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Resurrecting the WB - Online

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Bet you didn't know you missed it.

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While Warner Bros. (TWX) promised the online video equivalent of a singing, dancing frog, the reality is an ordinary, garden-variety amphibian.

Last week, the company launched TheWB.com, a site featuring ad-supported streaming video of its television shows. Warner Bros. hopes the hip layout and dynamic features will draw in the 18-34 demographic that still remembers that network that folded in 2006.

It's a tall order for a group that barely recalls who James Van Der Beek is.

TheWB.com joins the standard crowd of official network websites that offer full episodes from their lineups - as well as one "unofficial" site that's made a name for itself by offering content from several networks and production companies. Hulu.com, which is backed by Fox (NWS) and NBC (GE), culls hundreds more full-length TV shows and films, garnering 3.2 million unique visitors in July alone. Warner Bros. has a long way to go before it pulls in those kinds of numbers.

TheWB.com gains an edge on Hulu, however, by not having a stupid name.

Though the navigation is slightly counter-intuitive, the content is presented in the usual way. Ads precede the program and interrupt the episodes at commercial breaks. The Flash video player can be displayed full screen, and users will be able to embed the video elsewhere once the site is no longer in beta mode. Full episode embedding, however, won't be possible.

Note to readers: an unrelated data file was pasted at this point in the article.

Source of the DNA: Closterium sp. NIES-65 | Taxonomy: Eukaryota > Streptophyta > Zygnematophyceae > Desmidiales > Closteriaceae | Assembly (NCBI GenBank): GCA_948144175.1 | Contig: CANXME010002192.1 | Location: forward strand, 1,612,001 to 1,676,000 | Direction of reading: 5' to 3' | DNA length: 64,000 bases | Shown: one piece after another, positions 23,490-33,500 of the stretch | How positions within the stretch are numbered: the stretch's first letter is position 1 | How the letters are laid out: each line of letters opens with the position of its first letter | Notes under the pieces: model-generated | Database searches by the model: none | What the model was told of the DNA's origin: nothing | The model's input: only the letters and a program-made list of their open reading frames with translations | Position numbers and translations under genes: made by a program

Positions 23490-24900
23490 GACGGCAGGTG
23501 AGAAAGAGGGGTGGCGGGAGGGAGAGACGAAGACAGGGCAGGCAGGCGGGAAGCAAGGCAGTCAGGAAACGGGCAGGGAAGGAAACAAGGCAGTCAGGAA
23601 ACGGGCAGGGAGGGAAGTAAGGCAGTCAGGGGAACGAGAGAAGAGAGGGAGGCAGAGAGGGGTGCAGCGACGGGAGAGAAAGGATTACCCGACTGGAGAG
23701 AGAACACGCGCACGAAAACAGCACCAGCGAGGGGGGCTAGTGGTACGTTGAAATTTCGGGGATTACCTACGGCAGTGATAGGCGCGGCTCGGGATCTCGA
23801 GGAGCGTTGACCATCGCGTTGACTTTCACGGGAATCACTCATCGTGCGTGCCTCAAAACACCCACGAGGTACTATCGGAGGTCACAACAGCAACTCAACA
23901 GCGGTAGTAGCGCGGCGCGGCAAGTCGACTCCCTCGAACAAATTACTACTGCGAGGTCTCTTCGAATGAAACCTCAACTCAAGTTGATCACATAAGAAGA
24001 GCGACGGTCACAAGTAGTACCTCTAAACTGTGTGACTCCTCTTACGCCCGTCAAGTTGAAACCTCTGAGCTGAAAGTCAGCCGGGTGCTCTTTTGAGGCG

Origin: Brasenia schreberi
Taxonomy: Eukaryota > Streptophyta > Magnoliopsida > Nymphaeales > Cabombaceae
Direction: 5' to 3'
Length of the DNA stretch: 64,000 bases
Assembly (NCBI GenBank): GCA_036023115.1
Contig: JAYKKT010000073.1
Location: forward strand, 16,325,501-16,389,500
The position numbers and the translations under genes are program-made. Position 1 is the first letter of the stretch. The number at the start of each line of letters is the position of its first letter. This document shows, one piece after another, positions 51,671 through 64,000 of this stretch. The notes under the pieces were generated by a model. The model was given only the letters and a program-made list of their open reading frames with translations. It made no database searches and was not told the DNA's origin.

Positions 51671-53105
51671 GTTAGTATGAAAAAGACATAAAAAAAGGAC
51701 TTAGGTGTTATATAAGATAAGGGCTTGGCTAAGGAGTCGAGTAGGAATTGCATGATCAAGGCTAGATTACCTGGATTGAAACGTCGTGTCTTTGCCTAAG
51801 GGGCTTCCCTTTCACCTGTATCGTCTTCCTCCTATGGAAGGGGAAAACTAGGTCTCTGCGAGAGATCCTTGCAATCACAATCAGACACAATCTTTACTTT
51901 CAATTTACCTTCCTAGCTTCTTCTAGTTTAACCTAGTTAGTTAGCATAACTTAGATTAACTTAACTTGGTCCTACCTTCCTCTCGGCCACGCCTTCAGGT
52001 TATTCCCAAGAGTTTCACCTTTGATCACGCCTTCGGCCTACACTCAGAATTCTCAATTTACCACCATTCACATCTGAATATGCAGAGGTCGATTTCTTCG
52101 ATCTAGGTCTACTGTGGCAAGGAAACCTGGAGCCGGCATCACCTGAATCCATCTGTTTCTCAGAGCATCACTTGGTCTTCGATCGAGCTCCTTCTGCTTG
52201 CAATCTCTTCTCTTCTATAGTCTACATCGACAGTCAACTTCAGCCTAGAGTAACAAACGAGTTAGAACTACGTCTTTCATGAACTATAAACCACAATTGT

Warner Bros. hopes 2 special features will set their site apart from the rest.

An advanced search engine allows visitors to search through content via several categories, such as show, season, character or location. Every program also has its dialogue automatically transcribed and indexed, which enables the user to search for a word or phrase mentioned in any of the TV shows.

To avoid crashing the site, users are recommended not to search "dude" within The OC.

Another feature the site provides is an embedded version of Adobe Premiere Express that allows visitors to mix and match scenes from separate shows, resulting in a WB-themed Frankenstein's monster. Unless viewers have an insatiable urge to see how Veronica Mars would react to the younger Gilmore girl sneaking out past curfew, there doesn't seem to be much point to this.

Despite these new features, TheWB.com hardly offers anything revolutionary to the online video world. The market is still hindered by limited availability of titles - at least in the legal, non-BitTorrent sense. Streaming video has made a lot of progress in the last few years, but it's hardly garnering the number of viewers commanded by regular TV...yet.

Minyanville President Kevin Wassong, founder and former CEO of the Interactive Division at J. Walter Thompson, expressed his doubts about online video: "The infrastructure is still not there," Wassong says. "While broadband penetration continues to grow at a rapid pace, we're still a few years away from mass [appeal]. The irony of ironies is online is the only medium today where you can't fast-forward through commercials."

Wassong reasons, "Full acceptance hinges on speed and picture quality. The saving grace of TV right now is HD. Until a level of parity exists in the picture quality and delivery speed, television doesn't have to start writing its obit."
No positions in stocks mentioned.
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